Home Gloucester The fundamental flaw with “Big Society” from personal experience

The fundamental flaw with “Big Society” from personal experience

by Barry
Michael Gove speaking at the Conservative Part...

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I have ran a few volunteer organisations over the past few years, which is why the whole idea of Localism and Big Society is not really a new thing for me, or any one of us. From the Sunday morning rugby club, to the residents associations, there are many people who volunteer on a weekly basis for the good of others.

But there is a fundamental flaw with the Volunteer organisation and that is the accountability. What happens when someone in the organisation just is not performing? As a leader, you have no real “sticks” to use, and if things go bad, they can just walk, and if things go really well, you have no “carrots” with which to reward effort. However, this is not the real problem, as I find the personal pride of the volunteer is normally enough, the real problem is accountability to the public. What happens when a leader, or the entire organisation does not perform as well as the public would like? It is normally really hard to find a volunteer, never mind someone “dumb” enough to lead it, but if people start questioning performance and maybe even asking for resignations, what happens then. Presumably if it has got that far, then the poor volunteer has already suffered because of it, and then to go through the further strife, why would they bother – they will probably walk. Most likely, they will have been asked to resign by people who have no idea what it is like to do such things and have never volunteered a days worth of effort themselves. So, the person walks, what happens to the organisation, they lose a key person (it doesn’t matter who it is, every volunteer is key because they are there) and depending on the psychological impact, the organisation could fold.

Why is it personal experience? I have lost good people who have worked with me because it’s just too much hassle, reading grief on websites, and interactions with people do not always “glide along”. I have also had my own performance called into question and while I am happy with what I do, there are those dark days when you wonder why you bother!

Many people ask “why should I bother”. And it will become a common problem when these organisations are full of people who are doing things because they have to rather than they want to. We will see libraries ran by parents who barely have enough time for themselves, forests ran by people who don’t really know what they are doing, but know that losing the forest is a bad thing, health ran by GPs who learned medicine, not accounting.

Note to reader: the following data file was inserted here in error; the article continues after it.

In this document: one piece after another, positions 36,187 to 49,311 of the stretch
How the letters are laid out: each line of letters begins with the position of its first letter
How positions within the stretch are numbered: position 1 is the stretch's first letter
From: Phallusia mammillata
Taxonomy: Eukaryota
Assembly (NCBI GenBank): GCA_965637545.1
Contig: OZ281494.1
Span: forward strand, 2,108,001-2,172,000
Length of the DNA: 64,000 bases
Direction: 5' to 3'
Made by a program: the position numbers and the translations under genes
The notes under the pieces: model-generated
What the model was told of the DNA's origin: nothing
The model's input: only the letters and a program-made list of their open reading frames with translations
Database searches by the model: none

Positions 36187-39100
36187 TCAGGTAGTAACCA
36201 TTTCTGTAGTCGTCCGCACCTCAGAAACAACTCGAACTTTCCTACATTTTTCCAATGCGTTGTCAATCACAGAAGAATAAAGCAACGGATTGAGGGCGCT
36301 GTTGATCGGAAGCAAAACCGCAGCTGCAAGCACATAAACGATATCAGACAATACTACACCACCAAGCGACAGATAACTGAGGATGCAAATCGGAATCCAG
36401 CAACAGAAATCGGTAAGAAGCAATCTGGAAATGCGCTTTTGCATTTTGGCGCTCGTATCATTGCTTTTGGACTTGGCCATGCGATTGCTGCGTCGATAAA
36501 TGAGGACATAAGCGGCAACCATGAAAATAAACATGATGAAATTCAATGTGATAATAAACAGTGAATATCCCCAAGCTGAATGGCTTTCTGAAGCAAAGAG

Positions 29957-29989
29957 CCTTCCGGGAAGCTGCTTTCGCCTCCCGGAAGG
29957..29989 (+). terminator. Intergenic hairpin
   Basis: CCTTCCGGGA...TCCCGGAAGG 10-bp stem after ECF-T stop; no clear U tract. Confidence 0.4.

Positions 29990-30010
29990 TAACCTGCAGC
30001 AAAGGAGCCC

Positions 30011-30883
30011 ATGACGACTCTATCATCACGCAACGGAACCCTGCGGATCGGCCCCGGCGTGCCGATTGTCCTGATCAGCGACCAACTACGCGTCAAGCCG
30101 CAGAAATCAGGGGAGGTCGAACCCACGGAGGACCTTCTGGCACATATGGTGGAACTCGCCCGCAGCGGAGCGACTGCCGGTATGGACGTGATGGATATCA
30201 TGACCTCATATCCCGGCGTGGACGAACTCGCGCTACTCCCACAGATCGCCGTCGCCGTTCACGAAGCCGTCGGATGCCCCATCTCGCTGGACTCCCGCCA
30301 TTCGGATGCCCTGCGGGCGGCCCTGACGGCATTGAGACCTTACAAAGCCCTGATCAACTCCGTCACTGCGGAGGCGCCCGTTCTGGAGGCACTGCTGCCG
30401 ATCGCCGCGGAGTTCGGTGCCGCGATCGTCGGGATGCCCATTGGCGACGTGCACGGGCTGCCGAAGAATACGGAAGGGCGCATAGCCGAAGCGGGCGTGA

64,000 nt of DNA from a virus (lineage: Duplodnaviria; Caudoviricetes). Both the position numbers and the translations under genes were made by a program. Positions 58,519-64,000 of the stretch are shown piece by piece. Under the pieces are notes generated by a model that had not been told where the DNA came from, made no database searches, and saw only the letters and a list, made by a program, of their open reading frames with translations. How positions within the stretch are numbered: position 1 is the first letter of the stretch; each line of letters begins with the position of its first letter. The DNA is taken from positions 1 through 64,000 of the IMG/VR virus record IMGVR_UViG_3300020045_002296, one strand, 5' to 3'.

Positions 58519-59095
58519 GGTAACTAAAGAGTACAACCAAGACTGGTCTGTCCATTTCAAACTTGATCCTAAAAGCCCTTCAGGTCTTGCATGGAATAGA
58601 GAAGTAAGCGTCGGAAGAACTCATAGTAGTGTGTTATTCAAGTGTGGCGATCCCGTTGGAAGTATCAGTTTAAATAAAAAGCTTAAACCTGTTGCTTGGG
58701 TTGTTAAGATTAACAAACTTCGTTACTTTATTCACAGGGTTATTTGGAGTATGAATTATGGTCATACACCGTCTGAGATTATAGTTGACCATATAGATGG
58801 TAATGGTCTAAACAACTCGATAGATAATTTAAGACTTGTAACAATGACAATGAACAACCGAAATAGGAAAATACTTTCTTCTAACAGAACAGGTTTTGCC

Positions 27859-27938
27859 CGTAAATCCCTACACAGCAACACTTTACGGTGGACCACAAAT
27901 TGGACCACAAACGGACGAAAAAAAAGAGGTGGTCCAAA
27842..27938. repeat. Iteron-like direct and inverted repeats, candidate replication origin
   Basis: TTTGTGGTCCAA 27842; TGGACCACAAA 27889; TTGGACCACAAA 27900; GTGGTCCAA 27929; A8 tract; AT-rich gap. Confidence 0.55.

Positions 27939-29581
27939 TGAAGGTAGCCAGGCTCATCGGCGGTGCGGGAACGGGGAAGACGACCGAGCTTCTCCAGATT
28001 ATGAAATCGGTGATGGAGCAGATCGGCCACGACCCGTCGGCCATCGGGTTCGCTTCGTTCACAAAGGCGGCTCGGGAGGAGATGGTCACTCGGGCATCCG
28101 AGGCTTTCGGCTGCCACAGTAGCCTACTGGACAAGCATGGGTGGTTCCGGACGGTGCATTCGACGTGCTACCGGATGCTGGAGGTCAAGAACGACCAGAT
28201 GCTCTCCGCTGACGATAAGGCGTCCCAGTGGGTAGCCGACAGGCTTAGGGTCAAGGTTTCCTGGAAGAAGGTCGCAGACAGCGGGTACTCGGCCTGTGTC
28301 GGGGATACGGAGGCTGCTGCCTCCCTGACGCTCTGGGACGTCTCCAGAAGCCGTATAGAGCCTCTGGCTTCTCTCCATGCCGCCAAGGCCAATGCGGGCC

I love doing what I can, while supporting my family. I often ask myself how I keep on top of what I do, and invariably its my family who suffer in the end and I know that the balance is always hard and difficult decisions have to be made. From not having time to help with our allotment, to not being able to go to weddings that I want to go to. But I choose it. Imagine HAVING to do it, all the time, just to keep our communities alive, as well as having to work all the hours god sends to keep your job and pay the rising bills and taxes as the economy declines.

You won’t have to imagine for long, its very nearly here….

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Joe K January 30, 2011 - 4:22 pm

That makes depressing reading, Barry. I ask myself the same question, ‘why do I bother?’ The last time was when I walked past the doors of Barton Community Centre one afternoon and only then discovered that they were entertaining Richard Graham and Paul James for a public meeting, despite the number of times I have invited news of any such events to be passed on to the partnership. Our meeting attendences tend to be 50% Asian, and 50% what Eddie would call the ‘indigenous’ population, the leaders of the African Caribbean community having effectively boycotted the organisation, but it’s a condition of our council grant that we engage with the whole community. Not good when a large lump of that community is set apart from us.

You may be aware that the Elmbridge Neighbourhood Partnership is considering disbanding (as the Moreland Community Partnership has already). and may have done so, their AGM having taken place yesterday. This isn’t because they were at odds with their councillors, as with Moreland, but because not enough people were volunteering. My view is that any partnership, even if it is effectively in hibernation, is better than none, as it will still be there when residents ever decide they want something done. I therefore hope they soldier on.

If we do become two ‘ships down (and I’ve heard rumours about Three Bridges), it may cast doubts on the five (or is it seven?) a side football tournament the BTNP is considering hosting between the partnerships at GL1 in the summer (beside my own doubts about a tournament which will be all male in effect, if not in decree). Even if it happens, it may be too little, too late. Blowing our own trumpets seems to be the thing we have the most trouble with, and being blanked by The Citizen doesn’t help…

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